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In mathematics, a **ratio** (/ˈreɪʃ(i)oʊ/) shows how many times one number contains another. For example, if there are eight oranges and six lemons in a bowl of fruit, then the ratio of oranges to lemons is eight to six (that is, 8:6, which is equivalent to the ratio 4:3). Similarly, the ratio of lemons to oranges is 6:8 (or 3:4) and the ratio of oranges to the total amount of fruit is 8:14 (or 4:7).

The numbers in a ratio may be quantities of any kind, such as counts of people or objects, or such as measurements of lengths, weights, time, etc. In most contexts, both numbers are restricted to be positive.

A ratio may be specified either by giving both constituting numbers, written as "*a* to *b*" or "*a:b*", or by giving just the value of their quotient *a*/*b*.^{[1]}^{[2]}^{[3]} Equal quotients correspond to equal ratios.
A statement expressing the equality of two ratios is called a * proportion*.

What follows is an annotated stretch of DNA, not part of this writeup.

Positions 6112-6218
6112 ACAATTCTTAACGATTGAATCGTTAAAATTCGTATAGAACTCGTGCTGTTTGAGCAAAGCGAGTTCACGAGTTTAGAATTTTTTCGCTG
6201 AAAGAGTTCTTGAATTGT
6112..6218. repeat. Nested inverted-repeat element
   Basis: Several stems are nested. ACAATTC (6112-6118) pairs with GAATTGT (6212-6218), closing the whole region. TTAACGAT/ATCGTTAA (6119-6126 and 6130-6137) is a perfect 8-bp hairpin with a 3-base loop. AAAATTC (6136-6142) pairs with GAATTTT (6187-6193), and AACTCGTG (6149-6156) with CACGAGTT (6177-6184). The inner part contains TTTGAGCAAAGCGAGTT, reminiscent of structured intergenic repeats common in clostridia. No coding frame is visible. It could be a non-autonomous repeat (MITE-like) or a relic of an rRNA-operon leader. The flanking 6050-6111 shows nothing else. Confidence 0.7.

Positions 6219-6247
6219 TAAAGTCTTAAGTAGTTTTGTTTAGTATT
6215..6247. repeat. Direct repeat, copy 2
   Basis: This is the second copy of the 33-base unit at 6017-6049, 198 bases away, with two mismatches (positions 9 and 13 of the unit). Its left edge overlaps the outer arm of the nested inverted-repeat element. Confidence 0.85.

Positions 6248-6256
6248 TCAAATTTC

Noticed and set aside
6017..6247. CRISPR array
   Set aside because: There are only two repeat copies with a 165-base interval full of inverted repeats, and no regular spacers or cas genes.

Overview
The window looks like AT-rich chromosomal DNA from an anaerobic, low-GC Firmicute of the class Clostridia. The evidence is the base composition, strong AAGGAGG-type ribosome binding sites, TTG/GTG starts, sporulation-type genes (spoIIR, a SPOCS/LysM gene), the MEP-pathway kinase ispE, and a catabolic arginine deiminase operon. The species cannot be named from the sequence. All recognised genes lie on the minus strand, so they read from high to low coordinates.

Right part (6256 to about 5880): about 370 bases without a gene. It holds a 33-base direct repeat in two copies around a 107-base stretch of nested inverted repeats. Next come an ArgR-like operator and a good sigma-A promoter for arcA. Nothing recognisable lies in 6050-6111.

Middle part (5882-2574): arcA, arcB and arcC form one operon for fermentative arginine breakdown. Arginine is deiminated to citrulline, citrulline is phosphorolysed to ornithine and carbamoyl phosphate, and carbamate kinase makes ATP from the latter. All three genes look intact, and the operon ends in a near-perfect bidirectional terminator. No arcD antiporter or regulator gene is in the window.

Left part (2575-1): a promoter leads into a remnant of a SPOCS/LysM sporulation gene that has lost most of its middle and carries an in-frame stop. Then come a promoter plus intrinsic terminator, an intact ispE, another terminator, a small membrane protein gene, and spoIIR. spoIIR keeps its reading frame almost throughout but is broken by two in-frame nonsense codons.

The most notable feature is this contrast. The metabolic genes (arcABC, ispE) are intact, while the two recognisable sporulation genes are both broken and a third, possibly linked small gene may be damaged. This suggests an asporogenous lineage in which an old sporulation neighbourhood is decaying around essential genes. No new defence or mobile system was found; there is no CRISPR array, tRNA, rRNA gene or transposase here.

Consequently, a ratio may be considered as an ordered pair of numbers, a fraction with the first number in the numerator and the second in the denominator, or as the value denoted by this fraction. Ratios of counts, given by (non-zero) natural numbers, are rational numbers, and may sometimes be natural numbers.

A more specific definition adopted in physical sciences (especially in metrology) for *ratio* is the dimensionless quotient between two physical quantities measured with the same unit.^{[4]} A quotient of two quantities that are measured with *different* units may be called a *rate*.^{[5]}

**^**New International Encyclopedia**^**"Ratios".*www.mathsisfun.com*. Retrieved 2020-08-22.**^**Stapel, Elizabeth. "Ratios".*Purplemath*. Retrieved 2020-08-22.**^**"ISO 80000-1:2022(en) Quantities and units — Part 1: General".*iso.org*. Retrieved 2023-07-23.**^***"The quotient of two numbers (or quantities); the relative sizes of two numbers (or quantities)"*, "The Mathematics Dictionary" [1]